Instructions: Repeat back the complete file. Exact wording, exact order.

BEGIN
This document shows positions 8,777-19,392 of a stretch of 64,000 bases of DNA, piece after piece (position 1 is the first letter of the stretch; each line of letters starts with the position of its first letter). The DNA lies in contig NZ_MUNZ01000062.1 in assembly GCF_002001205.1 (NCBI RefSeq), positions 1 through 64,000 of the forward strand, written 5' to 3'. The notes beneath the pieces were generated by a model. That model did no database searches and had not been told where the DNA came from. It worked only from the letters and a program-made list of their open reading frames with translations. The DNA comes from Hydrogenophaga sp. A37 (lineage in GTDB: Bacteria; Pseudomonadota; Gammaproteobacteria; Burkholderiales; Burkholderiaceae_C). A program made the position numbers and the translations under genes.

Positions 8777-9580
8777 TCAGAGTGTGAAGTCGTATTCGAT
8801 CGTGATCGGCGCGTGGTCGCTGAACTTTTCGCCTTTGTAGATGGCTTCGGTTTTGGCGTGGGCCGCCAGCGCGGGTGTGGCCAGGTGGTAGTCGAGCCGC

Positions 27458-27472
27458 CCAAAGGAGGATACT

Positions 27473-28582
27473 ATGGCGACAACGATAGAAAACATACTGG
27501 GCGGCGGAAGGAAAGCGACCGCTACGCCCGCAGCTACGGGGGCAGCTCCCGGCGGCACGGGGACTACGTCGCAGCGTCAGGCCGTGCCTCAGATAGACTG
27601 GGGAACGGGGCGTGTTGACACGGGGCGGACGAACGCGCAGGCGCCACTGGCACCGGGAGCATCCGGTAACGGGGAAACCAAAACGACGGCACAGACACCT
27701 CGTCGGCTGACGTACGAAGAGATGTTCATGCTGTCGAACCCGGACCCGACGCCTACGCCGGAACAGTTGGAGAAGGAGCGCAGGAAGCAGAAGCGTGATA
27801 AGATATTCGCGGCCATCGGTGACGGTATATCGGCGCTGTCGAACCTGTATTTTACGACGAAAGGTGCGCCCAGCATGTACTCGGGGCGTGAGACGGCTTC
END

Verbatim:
This document shows positions 8,777-19,392 of a stretch of 64,000 bases of DNA, piece after piece (position 1 is the first letter of the stretch; each line of letters starts with the position of its first letter). The DNA lies in contig NZ_MUNZ01000062.1 in assembly GCF_002001205.1 (NCBI RefSeq), positions 1 through 64,000 of the forward strand, written 5' to 3'. The notes beneath the pieces were generated by a model. That model did no database searches and had not been told where the DNA came from. It worked only from the letters and a program-made list of their open reading frames with translations. The DNA comes from Hydrogenophaga sp. A37 (lineage in GTDB: Bacteria; Pseudomonadota; Gammaproteobacteria; Burkholderiales; Burkholderiaceae_C). A program made the position numbers and the translations under genes.

Positions 8777-9580
8777 TCAGAGTGTGAAGTCGTATTCGAT
8801 CGTGATCGGCGCGTGGTCGCTGAACTTTTCGCCTTTGTAGATGGCTTCGGTTTTGGCGTGGGCCGCCAGCGCGGGTGTGGCCAGGTGGTAGTCGAGCCGC

Positions 27458-27472
27458 CCAAAGGAGGATACT

Positions 27473-28582
27473 ATGGCGACAACGATAGAAAACATACTGG
27501 GCGGCGGAAGGAAAGCGACCGCTACGCCCGCAGCTACGGGGGCAGCTCCCGGCGGCACGGGGACTACGTCGCAGCGTCAGGCCGTGCCTCAGATAGACTG
27601 GGGAACGGGGCGTGTTGACACGGGGCGGACGAACGCGCAGGCGCCACTGGCACCGGGAGCATCCGGTAACGGGGAAACCAAAACGACGGCACAGACACCT
27701 CGTCGGCTGACGTACGAAGAGATGTTCATGCTGTCGAACCCGGACCCGACGCCTACGCCGGAACAGTTGGAGAAGGAGCGCAGGAAGCAGAAGCGTGATA
27801 AGATATTCGCGGCCATCGGTGACGGTATATCGGCGCTGTCGAACCTGTATTTTACGACGAAAGGTGCGCCCAGCATGTACTCGGGGCGTGAGACGGCTTC